The white center is large especially compared to the chocolate coating which doesn’t even cover the edges of the patty. This leads to an overwhelming amount of Center, which has an unexpected flavor and texture, but I can’t quite describe it. Perhaps it is the agave nectar that makes this one seem distinct.
Ravenna’s take: Good balance at the beginning but then the mint overtakes the chocolate. It would be better if there was more chocolate.
York: This is what most people in our culture think of when they think mint patty, because this brand has been around a long time.
Very sticky on the outside, tiny bit of chocolate, mostly mint flavor, like, seriously tuned to the mint channel. We both agreed York is kinda yuck.
Trader Joe’s: Here’s another one that uses honey.
I love these. Not too mint or too sweet. The dark chocolatey goodness kicks in right at the end. I’d put these on par with the Divine mints, though maybe at number two.
Ravenna: “It’s good. It has a good amount of honey, chocolate and mint, all combined. The honey is actually overtaking the mint. It’s sweeter than I want, but still pretty good. And then the dark chocolate kicks in with a tanginess.”
See’s: They sell these in dark chocolate, milk chocolate and assorted packages.
Lots of filling compared to others. Pretty minty but also very sweet which helps balance it. Milk chocolate version has a hint of caramel (milk chocolate always tastes like caramel to me). Third best.
“Pretty good but minty. Less minty than York, which is a good thing.” Ravenna rated the dark chocolate See’s patty second worst. Milk chocolate one: “lots of chocolate on the first bite, then the mint hits you. Slight hint of caramel and not as minty as the dark chocolate version.”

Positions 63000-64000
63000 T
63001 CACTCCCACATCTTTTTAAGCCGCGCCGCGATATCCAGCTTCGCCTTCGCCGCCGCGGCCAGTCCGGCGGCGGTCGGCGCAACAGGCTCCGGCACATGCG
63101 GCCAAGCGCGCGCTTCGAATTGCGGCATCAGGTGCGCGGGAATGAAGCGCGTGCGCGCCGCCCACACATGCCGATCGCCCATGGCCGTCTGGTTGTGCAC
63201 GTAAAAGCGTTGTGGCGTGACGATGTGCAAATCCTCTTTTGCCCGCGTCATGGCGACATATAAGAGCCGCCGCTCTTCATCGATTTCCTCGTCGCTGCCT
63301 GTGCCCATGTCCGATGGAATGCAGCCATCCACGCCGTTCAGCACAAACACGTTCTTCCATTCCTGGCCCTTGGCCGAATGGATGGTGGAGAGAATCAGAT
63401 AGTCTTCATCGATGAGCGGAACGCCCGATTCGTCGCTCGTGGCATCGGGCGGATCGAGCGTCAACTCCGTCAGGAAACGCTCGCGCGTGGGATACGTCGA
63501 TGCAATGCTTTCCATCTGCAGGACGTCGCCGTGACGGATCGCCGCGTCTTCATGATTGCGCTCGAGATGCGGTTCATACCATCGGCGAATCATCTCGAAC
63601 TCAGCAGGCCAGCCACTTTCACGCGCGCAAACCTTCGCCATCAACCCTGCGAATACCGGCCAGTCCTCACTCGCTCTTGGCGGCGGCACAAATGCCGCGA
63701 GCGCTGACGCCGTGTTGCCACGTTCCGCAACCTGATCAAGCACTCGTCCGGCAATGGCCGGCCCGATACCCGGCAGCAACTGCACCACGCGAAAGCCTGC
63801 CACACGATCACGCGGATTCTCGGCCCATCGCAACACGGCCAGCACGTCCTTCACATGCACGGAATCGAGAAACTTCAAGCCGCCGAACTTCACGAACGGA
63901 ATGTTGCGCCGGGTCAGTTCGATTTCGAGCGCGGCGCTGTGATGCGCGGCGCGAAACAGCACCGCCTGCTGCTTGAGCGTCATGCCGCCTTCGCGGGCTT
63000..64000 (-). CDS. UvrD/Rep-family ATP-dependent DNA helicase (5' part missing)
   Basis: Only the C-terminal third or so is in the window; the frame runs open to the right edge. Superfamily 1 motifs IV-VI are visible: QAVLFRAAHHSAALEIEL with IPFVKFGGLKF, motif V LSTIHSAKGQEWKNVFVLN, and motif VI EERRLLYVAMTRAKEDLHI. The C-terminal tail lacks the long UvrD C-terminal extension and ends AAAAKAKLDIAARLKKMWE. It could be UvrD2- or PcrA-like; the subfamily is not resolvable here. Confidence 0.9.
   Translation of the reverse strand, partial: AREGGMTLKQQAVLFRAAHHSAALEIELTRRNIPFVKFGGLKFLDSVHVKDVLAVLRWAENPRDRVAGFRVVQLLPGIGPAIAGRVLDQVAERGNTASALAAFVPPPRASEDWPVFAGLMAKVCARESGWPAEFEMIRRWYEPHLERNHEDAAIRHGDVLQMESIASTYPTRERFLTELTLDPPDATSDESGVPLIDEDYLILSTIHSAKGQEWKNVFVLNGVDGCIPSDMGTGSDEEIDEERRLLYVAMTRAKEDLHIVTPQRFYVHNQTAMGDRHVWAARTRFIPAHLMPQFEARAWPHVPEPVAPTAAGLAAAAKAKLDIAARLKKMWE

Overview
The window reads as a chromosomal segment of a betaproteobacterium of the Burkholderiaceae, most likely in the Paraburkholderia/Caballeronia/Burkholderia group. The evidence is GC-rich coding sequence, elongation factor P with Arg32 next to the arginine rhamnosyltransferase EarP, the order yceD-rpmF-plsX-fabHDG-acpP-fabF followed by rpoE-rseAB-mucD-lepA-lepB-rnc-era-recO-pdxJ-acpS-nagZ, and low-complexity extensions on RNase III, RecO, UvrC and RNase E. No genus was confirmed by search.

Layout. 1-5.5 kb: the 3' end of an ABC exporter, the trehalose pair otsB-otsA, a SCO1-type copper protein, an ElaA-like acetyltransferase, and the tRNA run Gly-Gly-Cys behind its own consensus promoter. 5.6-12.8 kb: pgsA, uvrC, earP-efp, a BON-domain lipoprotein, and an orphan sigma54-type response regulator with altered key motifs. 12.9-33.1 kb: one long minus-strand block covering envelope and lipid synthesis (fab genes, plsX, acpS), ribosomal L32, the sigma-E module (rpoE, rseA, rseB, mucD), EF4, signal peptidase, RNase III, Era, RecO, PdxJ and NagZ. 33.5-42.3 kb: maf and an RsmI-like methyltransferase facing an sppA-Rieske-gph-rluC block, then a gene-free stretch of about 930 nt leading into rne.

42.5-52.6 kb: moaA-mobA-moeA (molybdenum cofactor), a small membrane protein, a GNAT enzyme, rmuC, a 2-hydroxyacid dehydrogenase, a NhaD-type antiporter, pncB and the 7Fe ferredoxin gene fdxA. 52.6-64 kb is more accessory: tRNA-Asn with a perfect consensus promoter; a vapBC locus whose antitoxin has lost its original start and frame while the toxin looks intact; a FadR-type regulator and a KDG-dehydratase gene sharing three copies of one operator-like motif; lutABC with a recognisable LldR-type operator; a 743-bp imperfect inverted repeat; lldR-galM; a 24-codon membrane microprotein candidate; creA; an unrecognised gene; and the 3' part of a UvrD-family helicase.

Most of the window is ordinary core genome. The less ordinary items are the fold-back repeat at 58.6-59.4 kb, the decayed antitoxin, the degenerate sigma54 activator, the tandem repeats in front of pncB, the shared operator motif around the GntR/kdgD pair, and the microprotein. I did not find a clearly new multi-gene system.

Ritter Sport: Like all their bars, it’s a square made up of squares you can break off. Contains sorbitol.
I thought it was pretty decent but maybe a little too minty, and with an odd sweetness that might be the sorbitol.
Ravenna: “Starts off with amazing balance but over time the mint overtakes the chocolate. You want to keep eating more,” she says, as she breaks off another square.
Pearson’s: You can get these by the bag at a grocery store like Fred Meyer.
Smooth and creamy, but I’m not tasting much chocolate and there’s kind of an “off” taste.
Ravenna says: Balanced at the beginning, but the aftertaste is more minty. Could only have one at a time. Ugh.
A lot has been written about Fake News, but honestly, what I mostly see is Twisted News. It’s not that the facts are wrong, just distorted. Here’s a real life example that just came in to my Inbox (click on it to make it bigger):
Here we have news alert emails, one from “People’s Action” (ourfuture.org) and the other from Seattle Times. Seattle Times says, “Fourteen million Americans would lose coverage next year under House Republican legislation remaking the nation’s health care system, and that figure would grow to 24 million by 2026, Congress’ nonpartisan budget analysts projected Monday.”